I hesitate to admit that I’ve put some thought into this question. This is not due to vanity — although, as you’ll see, I’m certainly not free of that unattractive quality — but due to my interest in mortifying the desires of the flesh and imitating Christ. Though my wife and friends might be surprised to hear it, I’ve actually given a lot of thought to what I ought to wear.
I first gave it serious reflection when, as a young teenager, I watched the movie Gandhi (starring Ben Kingsley in the title role) and became a big fan. Ultimately I spent many hours reading the memoirs and writings of Mohandas Gandhi and Mother Teresa, both of whom wore a plain Indian sari. By wearing plain and crude saris, they identified with the poor of their (adopted or native) homeland. It was a more political act for Gandhi than it was for Mother Teresa. By choosing the sari he was rejecting western clothing standards at a critical juncture in India’s struggle for independence from the British empire. For Mother Teresa, the sari was more spiritual. If she would share in the lives of the poorest of the poor, she should share in their circumstances and make herself at home in the trappings of their common lot. The sari is also practical, and by wearing the same thing daily one eludes the temptations of fashion and the distractions of daily sartorial decision-making.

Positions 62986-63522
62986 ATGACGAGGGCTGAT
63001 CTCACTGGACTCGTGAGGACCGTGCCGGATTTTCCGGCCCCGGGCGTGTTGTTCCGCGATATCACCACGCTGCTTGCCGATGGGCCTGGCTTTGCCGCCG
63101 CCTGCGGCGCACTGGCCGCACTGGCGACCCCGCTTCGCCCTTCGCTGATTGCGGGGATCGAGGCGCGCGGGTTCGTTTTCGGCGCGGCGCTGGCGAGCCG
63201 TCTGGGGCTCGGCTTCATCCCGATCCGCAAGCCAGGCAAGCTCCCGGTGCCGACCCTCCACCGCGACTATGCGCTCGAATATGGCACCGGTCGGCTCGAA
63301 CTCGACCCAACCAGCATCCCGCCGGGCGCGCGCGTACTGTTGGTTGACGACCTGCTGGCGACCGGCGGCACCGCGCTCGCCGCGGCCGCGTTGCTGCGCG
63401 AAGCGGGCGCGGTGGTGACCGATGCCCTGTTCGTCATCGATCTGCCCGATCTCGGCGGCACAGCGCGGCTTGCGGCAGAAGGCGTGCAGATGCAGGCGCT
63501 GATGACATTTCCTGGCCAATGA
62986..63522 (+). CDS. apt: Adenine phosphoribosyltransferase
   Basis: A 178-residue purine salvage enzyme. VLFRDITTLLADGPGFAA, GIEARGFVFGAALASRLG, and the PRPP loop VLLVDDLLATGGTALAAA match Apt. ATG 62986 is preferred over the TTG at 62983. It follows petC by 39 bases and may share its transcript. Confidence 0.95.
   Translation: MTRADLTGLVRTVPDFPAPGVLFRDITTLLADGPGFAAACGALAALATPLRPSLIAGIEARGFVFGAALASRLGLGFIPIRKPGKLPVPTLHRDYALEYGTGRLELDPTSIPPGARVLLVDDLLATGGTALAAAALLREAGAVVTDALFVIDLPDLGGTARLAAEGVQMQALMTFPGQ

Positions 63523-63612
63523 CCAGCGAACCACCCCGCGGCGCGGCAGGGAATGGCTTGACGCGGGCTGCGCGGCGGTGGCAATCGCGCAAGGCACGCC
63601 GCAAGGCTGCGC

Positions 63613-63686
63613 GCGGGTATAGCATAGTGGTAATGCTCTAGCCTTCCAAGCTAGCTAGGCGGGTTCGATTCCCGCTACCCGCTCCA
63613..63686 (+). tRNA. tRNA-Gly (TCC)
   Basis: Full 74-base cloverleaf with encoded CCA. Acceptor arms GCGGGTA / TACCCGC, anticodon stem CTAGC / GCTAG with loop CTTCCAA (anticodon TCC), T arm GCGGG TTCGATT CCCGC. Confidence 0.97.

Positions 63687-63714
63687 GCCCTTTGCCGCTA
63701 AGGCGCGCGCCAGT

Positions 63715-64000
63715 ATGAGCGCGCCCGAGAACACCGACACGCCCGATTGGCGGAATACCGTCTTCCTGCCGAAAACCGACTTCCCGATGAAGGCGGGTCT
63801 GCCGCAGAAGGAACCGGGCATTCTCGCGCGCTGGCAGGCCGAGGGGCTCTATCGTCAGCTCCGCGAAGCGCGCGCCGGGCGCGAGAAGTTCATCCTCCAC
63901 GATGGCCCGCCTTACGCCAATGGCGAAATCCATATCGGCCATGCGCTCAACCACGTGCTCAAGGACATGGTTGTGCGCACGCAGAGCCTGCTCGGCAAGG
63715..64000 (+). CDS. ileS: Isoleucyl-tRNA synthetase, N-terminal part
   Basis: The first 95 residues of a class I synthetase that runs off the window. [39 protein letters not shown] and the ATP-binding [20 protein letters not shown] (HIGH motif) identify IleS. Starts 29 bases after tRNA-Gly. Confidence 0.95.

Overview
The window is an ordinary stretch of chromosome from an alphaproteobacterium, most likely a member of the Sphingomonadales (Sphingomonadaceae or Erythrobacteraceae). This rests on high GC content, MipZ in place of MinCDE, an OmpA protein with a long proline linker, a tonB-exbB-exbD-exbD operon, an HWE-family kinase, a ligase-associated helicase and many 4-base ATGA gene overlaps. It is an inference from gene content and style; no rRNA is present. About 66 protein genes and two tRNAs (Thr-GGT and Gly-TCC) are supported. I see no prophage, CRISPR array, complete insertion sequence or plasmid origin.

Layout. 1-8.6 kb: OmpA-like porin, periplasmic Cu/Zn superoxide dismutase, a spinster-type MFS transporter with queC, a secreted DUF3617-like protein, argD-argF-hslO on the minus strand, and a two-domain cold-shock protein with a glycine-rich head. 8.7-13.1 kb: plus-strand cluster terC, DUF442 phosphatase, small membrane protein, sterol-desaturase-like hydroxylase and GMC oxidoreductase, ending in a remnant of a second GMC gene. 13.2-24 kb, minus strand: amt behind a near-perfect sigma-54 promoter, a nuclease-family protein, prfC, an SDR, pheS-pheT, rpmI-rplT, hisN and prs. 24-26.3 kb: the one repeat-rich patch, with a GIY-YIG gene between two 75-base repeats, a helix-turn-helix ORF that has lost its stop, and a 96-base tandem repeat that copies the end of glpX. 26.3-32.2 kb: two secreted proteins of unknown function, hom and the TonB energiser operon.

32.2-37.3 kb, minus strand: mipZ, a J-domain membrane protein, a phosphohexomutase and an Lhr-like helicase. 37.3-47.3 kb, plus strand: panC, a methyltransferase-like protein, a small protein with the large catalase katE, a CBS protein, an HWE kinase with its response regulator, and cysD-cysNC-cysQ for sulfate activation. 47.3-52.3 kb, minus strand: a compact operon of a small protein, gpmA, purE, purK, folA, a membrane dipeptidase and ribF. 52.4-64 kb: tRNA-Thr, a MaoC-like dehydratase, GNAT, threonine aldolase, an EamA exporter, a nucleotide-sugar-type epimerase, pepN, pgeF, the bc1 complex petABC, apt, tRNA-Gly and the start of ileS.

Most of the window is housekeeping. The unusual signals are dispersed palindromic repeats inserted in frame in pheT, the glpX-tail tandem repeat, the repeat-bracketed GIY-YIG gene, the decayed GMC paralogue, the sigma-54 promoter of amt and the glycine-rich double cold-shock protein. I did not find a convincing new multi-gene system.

The idea was deeply appealing to me. Even as late as my college years, I had visions (though, like most of my visions, I never mentioned these to anyone) of abandoning the consumeristic, materialistic concerns of fashion and donning something more like a sari or like a robe that Jesus might have worn in his time and place. I had, in fact, very little respect for people who dressed too fashionably. Why should they care so much about something so ephemeral, so superficial? Why should they try so hard to attract the eyes of others? Did it matter so much to be noticed?